Containment Theory

Containment1
Containment solutions are utilised to protect the operator/environment from hazardous products during manufacturing processes. Over the last decade the increase in potency of products has driven the requirements for even more advanced control strategies.

What is Containment?

Containment is the formation of a barrier between the product within the manufacturing process and the personnel located in the operating environment.

 

Containment systems are primarily devices for employers to conform to health and safety regulation for their employees.

For this benefit containment solutions are utilised to protect the operator/environment from hazardous products during manufacturing processes. Over the last decade the increase in potency of product has driven the requirements for even more advanced containment solutions.

Containment application takes the form of isolating the product and process rather than the operator thus negating the need for PPE (Personal Protective Equipment). As a secondary benefit the reality of containment equipment is the prevention of cross contamination, reduced need for cleaning and the creation of a more ergonomic and efficient working environment complying to FDA regulation and GMP (Good Manufacturing Practice) design.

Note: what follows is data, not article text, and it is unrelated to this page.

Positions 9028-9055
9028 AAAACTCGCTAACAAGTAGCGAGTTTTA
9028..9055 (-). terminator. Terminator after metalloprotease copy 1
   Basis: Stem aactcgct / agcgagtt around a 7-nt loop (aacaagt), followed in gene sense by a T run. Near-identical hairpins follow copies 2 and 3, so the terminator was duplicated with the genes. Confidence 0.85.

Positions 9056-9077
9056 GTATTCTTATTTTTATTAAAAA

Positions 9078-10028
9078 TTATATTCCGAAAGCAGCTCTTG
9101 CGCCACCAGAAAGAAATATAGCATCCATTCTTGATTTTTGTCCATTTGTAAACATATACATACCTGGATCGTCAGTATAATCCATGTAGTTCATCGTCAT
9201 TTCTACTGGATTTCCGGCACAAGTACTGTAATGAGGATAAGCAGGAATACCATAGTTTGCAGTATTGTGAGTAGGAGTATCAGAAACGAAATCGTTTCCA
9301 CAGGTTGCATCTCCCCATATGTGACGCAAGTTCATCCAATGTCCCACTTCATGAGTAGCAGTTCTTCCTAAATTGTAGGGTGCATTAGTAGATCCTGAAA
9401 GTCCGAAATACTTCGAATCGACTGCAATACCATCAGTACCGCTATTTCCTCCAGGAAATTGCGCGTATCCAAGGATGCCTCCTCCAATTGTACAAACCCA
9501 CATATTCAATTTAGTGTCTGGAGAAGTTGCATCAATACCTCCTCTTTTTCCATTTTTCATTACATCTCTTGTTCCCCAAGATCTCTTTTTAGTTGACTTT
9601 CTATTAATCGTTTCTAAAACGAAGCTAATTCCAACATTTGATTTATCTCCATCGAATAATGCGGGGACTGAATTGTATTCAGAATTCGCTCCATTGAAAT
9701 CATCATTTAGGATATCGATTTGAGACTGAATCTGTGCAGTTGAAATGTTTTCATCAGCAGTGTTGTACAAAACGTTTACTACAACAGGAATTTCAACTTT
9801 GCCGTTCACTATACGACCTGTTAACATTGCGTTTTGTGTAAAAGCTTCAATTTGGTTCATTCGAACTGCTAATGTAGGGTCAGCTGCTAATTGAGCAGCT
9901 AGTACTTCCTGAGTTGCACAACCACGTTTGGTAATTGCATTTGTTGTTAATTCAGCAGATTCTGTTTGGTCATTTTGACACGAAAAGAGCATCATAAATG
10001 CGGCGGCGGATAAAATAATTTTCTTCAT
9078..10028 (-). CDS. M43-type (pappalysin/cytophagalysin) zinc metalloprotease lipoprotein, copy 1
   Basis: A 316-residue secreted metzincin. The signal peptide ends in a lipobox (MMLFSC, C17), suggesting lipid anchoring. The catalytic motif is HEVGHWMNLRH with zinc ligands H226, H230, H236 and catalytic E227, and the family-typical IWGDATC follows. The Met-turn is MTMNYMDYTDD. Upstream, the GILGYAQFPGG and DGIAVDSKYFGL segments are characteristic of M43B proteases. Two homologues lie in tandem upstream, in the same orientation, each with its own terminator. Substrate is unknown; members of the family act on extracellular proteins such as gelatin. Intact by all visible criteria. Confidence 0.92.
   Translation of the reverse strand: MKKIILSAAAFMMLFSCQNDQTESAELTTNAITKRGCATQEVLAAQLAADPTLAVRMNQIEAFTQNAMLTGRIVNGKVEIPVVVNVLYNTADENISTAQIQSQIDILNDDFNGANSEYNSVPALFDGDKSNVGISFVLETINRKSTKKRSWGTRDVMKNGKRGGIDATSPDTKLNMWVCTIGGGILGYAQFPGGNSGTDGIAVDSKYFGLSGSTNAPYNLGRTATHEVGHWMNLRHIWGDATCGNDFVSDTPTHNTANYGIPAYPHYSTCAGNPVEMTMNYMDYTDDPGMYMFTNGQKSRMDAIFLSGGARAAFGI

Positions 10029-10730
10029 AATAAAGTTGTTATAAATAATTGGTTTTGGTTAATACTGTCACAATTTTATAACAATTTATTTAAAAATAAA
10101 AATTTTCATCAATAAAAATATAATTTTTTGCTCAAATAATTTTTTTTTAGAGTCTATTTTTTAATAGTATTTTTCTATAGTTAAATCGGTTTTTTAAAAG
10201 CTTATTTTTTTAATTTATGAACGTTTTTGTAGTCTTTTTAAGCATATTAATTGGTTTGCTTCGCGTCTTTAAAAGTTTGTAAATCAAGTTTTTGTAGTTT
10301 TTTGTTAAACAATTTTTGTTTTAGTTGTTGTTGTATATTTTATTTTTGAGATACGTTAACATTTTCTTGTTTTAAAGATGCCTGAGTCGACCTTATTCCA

The types of containment equipment undertaken vary greatly depending upon the process application, process equipment involved, product toxicity, and importantly the level of protection required. Typical solutions range from Isolators, Extraction Booths to Split Butterfly Valves such as the ChargePoint®.

 

The level of containment protection required is quantified as a CPT (Containment Performance Target).

Measuring the performance of equipment in terms of these levels has been formalised by ISPE (Institute of Pharmaceutical Engineering), having published a guideline entitled ‘The ISPE Good Practice Guide: Assessing the Particulate Containment Performance of Pharmaceutical Equipment’.

This was produced by the SMEPAC Committee to provide a standard measure of containment effectiveness during solids processing in units of micrograms per cubic metre (µg/m³). For example a standard ChargePoint® has the containment capability of achieving down to <1µg/m³.

The containment capability of ChargePoint® split butterfly valves is certified in line with these SMEPAC guidelines giving our customers validated performance and peace of mind.